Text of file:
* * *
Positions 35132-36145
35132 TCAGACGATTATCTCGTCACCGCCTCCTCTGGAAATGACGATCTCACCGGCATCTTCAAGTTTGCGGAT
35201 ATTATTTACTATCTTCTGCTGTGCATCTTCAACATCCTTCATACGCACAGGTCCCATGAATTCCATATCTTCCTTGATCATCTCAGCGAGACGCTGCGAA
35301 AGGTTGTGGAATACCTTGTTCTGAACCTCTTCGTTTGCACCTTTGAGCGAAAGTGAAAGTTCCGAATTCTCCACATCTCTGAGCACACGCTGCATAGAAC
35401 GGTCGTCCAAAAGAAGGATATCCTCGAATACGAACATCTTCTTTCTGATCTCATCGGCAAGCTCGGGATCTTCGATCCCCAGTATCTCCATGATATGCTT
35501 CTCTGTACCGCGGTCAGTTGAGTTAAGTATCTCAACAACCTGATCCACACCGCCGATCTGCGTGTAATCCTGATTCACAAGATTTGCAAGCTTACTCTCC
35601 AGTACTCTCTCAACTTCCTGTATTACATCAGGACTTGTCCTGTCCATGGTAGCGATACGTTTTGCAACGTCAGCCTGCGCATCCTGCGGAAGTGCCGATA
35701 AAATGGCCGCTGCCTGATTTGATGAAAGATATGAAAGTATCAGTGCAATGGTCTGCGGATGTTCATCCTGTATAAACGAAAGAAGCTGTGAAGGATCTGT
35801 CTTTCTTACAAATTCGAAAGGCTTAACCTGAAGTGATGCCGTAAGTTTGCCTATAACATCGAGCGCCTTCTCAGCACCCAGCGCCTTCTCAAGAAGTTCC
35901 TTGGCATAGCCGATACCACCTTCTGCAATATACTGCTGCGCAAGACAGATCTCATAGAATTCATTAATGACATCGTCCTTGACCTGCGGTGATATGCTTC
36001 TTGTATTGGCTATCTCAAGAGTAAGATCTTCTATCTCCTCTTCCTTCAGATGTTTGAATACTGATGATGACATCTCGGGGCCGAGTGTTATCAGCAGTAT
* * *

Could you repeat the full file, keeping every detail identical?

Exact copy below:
Positions 35132-36145
35132 TCAGACGATTATCTCGTCACCGCCTCCTCTGGAAATGACGATCTCACCGGCATCTTCAAGTTTGCGGAT
35201 ATTATTTACTATCTTCTGCTGTGCATCTTCAACATCCTTCATACGCACAGGTCCCATGAATTCCATATCTTCCTTGATCATCTCAGCGAGACGCTGCGAA
35301 AGGTTGTGGAATACCTTGTTCTGAACCTCTTCGTTTGCACCTTTGAGCGAAAGTGAAAGTTCCGAATTCTCCACATCTCTGAGCACACGCTGCATAGAAC
35401 GGTCGTCCAAAAGAAGGATATCCTCGAATACGAACATCTTCTTTCTGATCTCATCGGCAAGCTCGGGATCTTCGATCCCCAGTATCTCCATGATATGCTT
35501 CTCTGTACCGCGGTCAGTTGAGTTAAGTATCTCAACAACCTGATCCACACCGCCGATCTGCGTGTAATCCTGATTCACAAGATTTGCAAGCTTACTCTCC
35601 AGTACTCTCTCAACTTCCTGTATTACATCAGGACTTGTCCTGTCCATGGTAGCGATACGTTTTGCAACGTCAGCCTGCGCATCCTGCGGAAGTGCCGATA
35701 AAATGGCCGCTGCCTGATTTGATGAAAGATATGAAAGTATCAGTGCAATGGTCTGCGGATGTTCATCCTGTATAAACGAAAGAAGCTGTGAAGGATCTGT
35801 CTTTCTTACAAATTCGAAAGGCTTAACCTGAAGTGATGCCGTAAGTTTGCCTATAACATCGAGCGCCTTCTCAGCACCCAGCGCCTTCTCAAGAAGTTCC
35901 TTGGCATAGCCGATACCACCTTCTGCAATATACTGCTGCGCAAGACAGATCTCATAGAATTCATTAATGACATCGTCCTTGACCTGCGGTGATATGCTTC
36001 TTGTATTGGCTATCTCAAGAGTAAGATCTTCTATCTCCTCTTCCTTCAGATGTTTGAATACTGATGATGACATCTCGGGGCCGAGTGTTATCAGCAGTAT